Yes, Death is the narrator of the story, which is one of the things that initially grabbed my attention. Death essentially follows Liesel, watching her try to make sense of a world that is falling apart around her. Zusak’s narrative is compelling. His use of word play and word pictures is inspiring, and never seems forced or silly. As I grapple with writing a story about an alien teenage girl told from her point of view, this was the perfect book for me to read for inspiration. Death’s English vocabulary is far more extensive than my alien girl’s, but the way he uses words, and the creativity employed stretched my imagination, and encouraged me to take some risks.

But it’s not just the prose that makes this book such a gem; the characters have depth, and the dialog feels genuine. There’s pain and suffering, as well as moments of joy, and you feel them with Liesel. The historical setting of Nazi Germany under Hitler’s rising power comes alive, too. In the interview with Zusak at the end of the book, he says that he wanted to show the other side of Nazi Germany–that not all Germans flew the Nazi flag, or loved Hitler Youth, and some were even willing to risk their lives to hide Jews. This comes across well. We see both the loyal followers, and the doubters. Zusak did a commendable job of putting a human face to the war.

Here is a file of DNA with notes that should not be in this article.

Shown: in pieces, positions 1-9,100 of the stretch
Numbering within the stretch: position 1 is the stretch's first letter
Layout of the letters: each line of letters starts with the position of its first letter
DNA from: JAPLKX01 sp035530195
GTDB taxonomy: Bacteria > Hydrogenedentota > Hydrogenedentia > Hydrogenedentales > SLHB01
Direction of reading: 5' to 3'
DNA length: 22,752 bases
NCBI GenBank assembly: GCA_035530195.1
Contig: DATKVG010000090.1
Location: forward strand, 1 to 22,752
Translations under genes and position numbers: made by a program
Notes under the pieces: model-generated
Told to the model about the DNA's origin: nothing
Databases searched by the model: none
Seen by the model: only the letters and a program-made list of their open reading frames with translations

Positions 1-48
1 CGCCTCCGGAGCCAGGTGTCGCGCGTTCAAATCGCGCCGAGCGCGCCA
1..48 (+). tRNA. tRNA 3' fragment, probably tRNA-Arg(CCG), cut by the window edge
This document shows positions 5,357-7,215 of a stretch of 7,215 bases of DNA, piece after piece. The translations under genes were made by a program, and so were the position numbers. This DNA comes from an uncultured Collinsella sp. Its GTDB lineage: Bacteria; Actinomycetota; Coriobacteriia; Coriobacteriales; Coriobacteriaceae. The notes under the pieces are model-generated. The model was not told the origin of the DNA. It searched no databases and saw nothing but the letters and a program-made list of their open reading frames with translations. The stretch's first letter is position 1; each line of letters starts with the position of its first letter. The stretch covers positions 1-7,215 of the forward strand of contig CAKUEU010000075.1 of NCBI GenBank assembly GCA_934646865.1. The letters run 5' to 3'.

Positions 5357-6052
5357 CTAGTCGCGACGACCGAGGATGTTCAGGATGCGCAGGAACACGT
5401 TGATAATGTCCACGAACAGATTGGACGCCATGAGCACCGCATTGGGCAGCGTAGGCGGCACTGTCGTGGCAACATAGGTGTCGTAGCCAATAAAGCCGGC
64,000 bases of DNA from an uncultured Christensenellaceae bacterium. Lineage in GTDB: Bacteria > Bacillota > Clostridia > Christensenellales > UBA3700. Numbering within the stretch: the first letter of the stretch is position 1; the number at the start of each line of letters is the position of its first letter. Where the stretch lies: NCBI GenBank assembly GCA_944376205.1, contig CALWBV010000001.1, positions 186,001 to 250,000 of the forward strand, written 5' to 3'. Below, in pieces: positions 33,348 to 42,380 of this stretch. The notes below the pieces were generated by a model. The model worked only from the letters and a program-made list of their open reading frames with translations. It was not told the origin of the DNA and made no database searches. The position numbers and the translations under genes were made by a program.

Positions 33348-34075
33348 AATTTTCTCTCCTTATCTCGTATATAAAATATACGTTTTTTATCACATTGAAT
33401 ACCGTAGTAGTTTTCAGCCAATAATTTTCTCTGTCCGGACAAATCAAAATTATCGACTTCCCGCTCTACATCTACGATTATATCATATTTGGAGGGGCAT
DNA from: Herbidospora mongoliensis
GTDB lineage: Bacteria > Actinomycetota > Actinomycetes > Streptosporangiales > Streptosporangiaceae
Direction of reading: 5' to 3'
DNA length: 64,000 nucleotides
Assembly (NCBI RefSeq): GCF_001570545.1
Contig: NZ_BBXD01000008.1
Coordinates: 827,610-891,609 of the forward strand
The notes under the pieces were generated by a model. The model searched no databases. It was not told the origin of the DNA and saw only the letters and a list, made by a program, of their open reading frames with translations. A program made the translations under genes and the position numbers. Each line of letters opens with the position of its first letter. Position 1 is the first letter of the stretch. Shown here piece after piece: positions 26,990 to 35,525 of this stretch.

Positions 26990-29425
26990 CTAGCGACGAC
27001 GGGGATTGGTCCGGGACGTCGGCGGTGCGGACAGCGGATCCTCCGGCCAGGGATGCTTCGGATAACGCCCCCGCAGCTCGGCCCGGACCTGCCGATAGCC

This book gets a hearty approval from me. There’s no sex, but there is profanity (mainly s-words), and Third Commandment violations that would make me give it a PG-15 rating. Even aside from that, the subject matter is, I think, best suited for the older teen. That’s my opinion. I would definitely say this is a book you ought to read at some point in your life. As a writer, it will broaden your horizons creatively. As a reader, it will at least make you think; I certainly believe it will be an enriching experience for you.